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Sunderland South (UK Parliament Constituency)
Coordinates: 54°53′24″N 1°22′41″W / 54.890°N 1.378°W / 54.890; -1.378Sunderland SouthFormer Borough constituency for the House of CommonsBoundary of Sunderland South in Tyne and Wear
Tyne and Wear
for the 2005 general election.Location of Tyne and Wear
Tyne and Wear
within England.County Tyne and Wear1950–2010Number of members OneReplaced by Houghton and Sunderland South, Sunderland CentralSunderland South was, from 1950 until 2010, a constituency represented in the House of Commons of the Parliament of the United Kingdom
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List Of United Kingdom Locations
A gazetteer of place names in the United Kingdom
United Kingdom
showing each place's county, unitary authority or council area and its geographical coordinates.A B C D E F G H I, J K L M N O P Q R S T U V W X–ZSee also External linksThe United KingdomLocation names beginning with ALocation names beginning with Aa–Ak Location names beginning with Al Location names beginning with Am–Ar Location names beginning with As–AzLocation names beginning with BLocation names beginning with Bab–Bal Location names beginning with Bam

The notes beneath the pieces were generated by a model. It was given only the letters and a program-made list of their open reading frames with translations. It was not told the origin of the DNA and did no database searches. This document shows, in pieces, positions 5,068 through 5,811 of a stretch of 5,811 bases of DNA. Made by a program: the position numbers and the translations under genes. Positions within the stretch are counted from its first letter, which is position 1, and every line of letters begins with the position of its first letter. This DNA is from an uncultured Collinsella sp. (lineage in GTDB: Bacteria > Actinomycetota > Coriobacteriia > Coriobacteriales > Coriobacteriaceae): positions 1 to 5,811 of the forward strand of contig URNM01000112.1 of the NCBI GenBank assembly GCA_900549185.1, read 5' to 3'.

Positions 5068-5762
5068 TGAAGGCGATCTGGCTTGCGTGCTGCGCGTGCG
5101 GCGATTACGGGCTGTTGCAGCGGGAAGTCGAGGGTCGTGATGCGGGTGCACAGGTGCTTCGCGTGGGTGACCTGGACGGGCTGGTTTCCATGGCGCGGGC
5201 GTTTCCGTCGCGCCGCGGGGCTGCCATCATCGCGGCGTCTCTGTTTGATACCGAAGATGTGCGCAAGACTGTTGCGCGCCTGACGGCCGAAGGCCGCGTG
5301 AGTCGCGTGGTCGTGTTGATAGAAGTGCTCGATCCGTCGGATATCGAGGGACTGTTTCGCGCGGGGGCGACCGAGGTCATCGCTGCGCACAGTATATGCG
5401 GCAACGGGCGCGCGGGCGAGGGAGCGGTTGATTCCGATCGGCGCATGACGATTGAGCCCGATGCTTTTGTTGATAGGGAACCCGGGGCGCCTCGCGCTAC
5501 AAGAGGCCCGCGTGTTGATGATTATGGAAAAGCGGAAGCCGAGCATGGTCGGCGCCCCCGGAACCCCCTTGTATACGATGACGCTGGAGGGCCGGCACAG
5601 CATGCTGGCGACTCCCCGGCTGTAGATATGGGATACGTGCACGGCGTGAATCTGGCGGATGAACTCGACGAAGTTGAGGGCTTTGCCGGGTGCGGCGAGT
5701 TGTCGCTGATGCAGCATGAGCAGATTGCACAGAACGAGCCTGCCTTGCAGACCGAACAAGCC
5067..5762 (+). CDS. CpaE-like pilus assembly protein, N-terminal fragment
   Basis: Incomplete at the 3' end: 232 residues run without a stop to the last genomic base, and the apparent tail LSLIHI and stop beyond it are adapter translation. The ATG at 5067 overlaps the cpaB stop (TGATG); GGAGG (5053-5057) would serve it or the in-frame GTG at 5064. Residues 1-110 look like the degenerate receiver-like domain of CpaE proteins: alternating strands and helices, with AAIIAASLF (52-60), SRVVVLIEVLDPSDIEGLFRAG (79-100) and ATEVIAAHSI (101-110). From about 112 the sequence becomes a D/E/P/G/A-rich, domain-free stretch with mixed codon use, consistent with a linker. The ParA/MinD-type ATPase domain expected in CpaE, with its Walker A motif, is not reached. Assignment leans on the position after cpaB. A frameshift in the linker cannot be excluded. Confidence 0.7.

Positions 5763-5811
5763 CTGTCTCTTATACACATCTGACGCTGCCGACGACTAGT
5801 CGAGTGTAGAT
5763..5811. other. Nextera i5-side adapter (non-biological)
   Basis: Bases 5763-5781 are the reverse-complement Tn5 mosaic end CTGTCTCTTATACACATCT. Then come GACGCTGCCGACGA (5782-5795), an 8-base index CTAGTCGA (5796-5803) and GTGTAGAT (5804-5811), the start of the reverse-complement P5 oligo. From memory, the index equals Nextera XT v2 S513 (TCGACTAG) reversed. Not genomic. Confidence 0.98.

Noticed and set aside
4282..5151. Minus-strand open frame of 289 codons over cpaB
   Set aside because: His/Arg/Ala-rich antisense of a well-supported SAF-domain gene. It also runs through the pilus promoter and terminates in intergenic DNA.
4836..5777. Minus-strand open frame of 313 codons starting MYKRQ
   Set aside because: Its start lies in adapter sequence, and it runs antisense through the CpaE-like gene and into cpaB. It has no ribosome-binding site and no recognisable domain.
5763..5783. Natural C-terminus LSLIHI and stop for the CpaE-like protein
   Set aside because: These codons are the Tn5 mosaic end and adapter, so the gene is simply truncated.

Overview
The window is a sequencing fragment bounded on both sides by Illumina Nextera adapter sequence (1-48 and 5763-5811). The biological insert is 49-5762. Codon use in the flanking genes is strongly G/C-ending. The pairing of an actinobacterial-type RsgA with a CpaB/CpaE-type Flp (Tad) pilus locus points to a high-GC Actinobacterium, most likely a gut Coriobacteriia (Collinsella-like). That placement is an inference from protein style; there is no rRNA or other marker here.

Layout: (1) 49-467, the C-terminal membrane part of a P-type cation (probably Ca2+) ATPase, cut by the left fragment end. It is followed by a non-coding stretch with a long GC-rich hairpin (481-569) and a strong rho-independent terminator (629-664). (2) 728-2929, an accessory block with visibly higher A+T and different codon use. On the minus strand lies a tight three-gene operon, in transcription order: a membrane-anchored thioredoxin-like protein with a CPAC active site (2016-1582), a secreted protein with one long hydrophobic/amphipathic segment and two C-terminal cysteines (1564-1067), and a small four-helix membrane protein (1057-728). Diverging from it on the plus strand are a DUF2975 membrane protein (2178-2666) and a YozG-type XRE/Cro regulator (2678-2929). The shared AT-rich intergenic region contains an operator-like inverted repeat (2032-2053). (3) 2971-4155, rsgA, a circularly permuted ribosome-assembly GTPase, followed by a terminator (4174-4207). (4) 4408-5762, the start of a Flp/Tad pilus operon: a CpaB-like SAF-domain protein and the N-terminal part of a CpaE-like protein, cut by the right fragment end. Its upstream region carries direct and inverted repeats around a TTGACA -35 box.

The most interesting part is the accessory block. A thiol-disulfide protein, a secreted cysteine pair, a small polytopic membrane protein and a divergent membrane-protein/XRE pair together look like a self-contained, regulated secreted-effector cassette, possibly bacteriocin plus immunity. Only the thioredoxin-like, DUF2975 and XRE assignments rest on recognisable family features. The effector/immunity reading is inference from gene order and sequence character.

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Districts Of England
The districts of England
England
(also known as local authority districts or local government districts to distinguish from unofficial city districts) are a level of subnational division of England
England
used for the purposes of local government.[1] As the structure of local government in England
England
is not uniform, there are currently four principal types of district-level subdivision. There are a total of 326 districts made up of 36 metropolitan boroughs, 32 London boroughs, 201 non-metropolitan districts, 55 unitary authorities, as well as the City of London
City of London
and the Isles of Scilly
Isles of Scilly
which are also districts, but do not correspond to any of these categories. Some districts are styled as boroughs, cities, or royal boroughs; these are purely honorific titles, and do not alter the status of the district